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Australia at Concertina Gallery

[Editor’s Note: I’m putting this in “Best of” Because I thought the Australia video installation was the best installation I saw in 2010. Originally published Oct., 2010]

Candice Weber

When director Baz Luhrmann set out to create a motion picture of a “mythologized Australia,” he probably should have thought twice about introducing any more mythology into a country that, from the perspective of this outside observer, seems somewhat confused on how to approach its own history.  The story of Australia cannot be so easily boiled down to “good” white people and “bad” white people, as Australia (2008) seems to do at times.  Luhrmann did have good intentions of addressing charged political issues like the Stolen Generation (young Aborigine and multi-racial children taken from their families by the Australian government well into the 1970s), but yet the film still revolves around the motivations and actions of its white characters.  Since the late 1990s, Australia has, like most settler nations, been grappling with the right balance of expressing regret for the past while wanting to absolve current generations and move forward as much as is possible.  Part of this struggle is what’s known among Australian scholars as the “history wars,” with some academics arguing that whole swaths of nasty stories have been omitted from the history books, while others claim the evidence for things like genocide just isn’t there.

Anthea Behm "Australia"

Anthea Behm "Australia"

That being said, Anthea Behm’s 157 minute Australia (2009) presents itself like official footage from a “history wars” tribunal.  A steady, head-on shot of Behm seated at a wide table with a microphone stand and a glass of water recalls countless images of officials, lobbyists, and analysts testifying in front of Congress.  It becomes apparent that Behm is watching the movie Australia, off screen, and she sits with hands neatly folded, giving a slow monotone play-by-play of the action.  Unfortunately, I was only able to catch a few lines of her narration, but her stamina and concentration were impressive.  She described an “aborigine child” running back and forth around a dusty ranch, in what I did hear.  The stripped down, emotionless nature of her descriptions isn’t quite the humorous actor or director commentaries we’re used to hearing on DVDs, but it does provide a curious perspective on Australia, a film that relies so heavily on grandiose sweeps across broad landscapes and emotional imagery in almost every shot.  I plan on hunkering down for a closer listen as soon as I can.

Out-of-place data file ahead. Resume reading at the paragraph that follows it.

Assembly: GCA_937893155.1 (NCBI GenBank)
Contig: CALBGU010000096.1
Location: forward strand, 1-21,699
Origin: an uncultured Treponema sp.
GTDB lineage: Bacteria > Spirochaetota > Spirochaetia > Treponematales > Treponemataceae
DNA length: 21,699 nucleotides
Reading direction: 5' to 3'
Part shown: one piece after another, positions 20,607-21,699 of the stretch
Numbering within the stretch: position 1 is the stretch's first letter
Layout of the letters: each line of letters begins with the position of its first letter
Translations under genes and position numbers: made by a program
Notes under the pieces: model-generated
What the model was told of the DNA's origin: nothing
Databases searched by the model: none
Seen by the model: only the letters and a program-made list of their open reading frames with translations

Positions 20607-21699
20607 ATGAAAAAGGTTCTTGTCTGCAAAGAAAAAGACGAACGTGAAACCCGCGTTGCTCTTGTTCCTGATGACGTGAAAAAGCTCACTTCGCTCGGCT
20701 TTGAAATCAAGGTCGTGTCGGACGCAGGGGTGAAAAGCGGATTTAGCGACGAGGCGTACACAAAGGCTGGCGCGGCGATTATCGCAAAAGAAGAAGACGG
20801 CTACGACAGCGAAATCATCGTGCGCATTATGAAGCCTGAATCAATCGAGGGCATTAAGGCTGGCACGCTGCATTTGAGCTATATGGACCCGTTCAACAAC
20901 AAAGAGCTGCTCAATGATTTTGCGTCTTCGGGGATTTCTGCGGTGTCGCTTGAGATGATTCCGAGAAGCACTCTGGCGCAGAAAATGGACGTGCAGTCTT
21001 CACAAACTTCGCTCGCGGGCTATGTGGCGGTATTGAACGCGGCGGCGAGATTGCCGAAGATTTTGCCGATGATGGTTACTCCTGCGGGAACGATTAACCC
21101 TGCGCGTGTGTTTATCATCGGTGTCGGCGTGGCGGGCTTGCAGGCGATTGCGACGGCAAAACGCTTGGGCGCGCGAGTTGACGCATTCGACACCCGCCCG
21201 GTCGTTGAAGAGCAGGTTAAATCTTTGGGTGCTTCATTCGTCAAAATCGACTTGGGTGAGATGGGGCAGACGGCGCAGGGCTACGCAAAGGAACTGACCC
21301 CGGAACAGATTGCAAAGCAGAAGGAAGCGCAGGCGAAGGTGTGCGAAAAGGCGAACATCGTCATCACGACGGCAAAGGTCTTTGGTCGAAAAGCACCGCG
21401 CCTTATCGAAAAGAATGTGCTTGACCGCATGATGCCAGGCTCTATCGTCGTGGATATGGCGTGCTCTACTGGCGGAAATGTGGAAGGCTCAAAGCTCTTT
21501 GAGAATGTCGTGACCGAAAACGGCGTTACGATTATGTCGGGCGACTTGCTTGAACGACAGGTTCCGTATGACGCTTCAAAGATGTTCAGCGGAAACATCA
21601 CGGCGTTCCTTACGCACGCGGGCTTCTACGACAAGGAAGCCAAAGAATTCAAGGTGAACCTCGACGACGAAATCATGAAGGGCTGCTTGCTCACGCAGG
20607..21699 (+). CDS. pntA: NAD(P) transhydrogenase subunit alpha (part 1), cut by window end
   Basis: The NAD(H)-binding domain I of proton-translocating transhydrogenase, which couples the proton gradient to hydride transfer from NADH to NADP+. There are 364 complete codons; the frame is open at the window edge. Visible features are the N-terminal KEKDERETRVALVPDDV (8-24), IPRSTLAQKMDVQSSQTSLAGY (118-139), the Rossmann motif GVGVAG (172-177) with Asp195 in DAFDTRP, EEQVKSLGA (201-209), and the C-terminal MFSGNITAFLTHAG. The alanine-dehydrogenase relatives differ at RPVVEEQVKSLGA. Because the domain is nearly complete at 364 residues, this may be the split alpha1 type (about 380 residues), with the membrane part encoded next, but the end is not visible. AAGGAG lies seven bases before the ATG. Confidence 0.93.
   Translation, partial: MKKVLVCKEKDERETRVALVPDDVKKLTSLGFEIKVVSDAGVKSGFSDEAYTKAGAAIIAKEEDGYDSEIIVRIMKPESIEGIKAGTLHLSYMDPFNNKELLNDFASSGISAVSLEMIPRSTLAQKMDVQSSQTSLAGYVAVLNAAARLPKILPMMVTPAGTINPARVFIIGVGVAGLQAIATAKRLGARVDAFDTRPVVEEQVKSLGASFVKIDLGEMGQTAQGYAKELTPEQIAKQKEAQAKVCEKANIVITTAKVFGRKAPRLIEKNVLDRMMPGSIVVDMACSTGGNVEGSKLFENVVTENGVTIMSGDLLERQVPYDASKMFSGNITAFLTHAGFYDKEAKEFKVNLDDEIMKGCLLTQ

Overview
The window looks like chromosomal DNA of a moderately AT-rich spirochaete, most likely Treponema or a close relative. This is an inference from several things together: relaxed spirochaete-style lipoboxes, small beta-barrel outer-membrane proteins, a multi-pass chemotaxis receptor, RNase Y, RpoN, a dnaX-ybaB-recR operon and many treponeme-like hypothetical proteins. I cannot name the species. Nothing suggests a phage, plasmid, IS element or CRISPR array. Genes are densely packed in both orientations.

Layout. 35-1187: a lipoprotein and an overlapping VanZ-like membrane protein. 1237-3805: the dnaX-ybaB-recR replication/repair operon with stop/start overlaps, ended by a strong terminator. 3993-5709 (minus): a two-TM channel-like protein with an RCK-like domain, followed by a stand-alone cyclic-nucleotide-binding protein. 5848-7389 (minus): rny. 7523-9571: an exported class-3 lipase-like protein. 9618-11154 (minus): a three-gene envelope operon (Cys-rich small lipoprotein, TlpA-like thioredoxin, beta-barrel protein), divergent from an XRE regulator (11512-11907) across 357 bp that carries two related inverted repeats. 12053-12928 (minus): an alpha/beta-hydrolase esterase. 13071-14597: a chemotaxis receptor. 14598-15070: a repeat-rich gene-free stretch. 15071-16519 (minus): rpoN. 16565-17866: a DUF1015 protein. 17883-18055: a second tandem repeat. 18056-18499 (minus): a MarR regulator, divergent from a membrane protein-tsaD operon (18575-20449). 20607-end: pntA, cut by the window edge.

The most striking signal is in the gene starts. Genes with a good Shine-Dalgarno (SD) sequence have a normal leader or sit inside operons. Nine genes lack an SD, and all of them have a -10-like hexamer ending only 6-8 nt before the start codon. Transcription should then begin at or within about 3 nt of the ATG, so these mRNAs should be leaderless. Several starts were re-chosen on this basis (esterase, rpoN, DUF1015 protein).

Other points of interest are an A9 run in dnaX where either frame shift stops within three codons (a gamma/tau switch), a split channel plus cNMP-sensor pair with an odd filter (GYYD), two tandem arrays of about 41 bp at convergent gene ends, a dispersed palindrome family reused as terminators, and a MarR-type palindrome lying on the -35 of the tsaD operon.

Aron Gent

Aron Gent

This most recent show at Concertina Gallery seems built entirely on the shoulders of Behm’s latest work, while the three other pieces by Aron Gent appear only loosely connected.  His L.A.-landscape-turned wallpaper is an interesting use of the space (and a good follow-up to Madeleine Bailey’s zipper pieces) and echoes the rough hills of the Australian outback, however a closer look finds strings of power lines and expensive homes dotted amongst the scrub.  Gent supplies two other abstracted impressions of Australia, including one that interprets the epic romance of Nicole Kidman’s and Hugh Jackman’s characters as some kind of cosmic supernova.

Australia was pretty much panned by critics when it was released last year, but as Gent and, more so, Behm show, it’s ripe with opportunities for poking at the symbols and stories of collective national psyches – not an easy task but hopefully one that other artists, in countries with their own complex histories, will take on.  In the meantime, I wonder if Behm would be interested in helping us Americans out by taking on Dances With Wolves…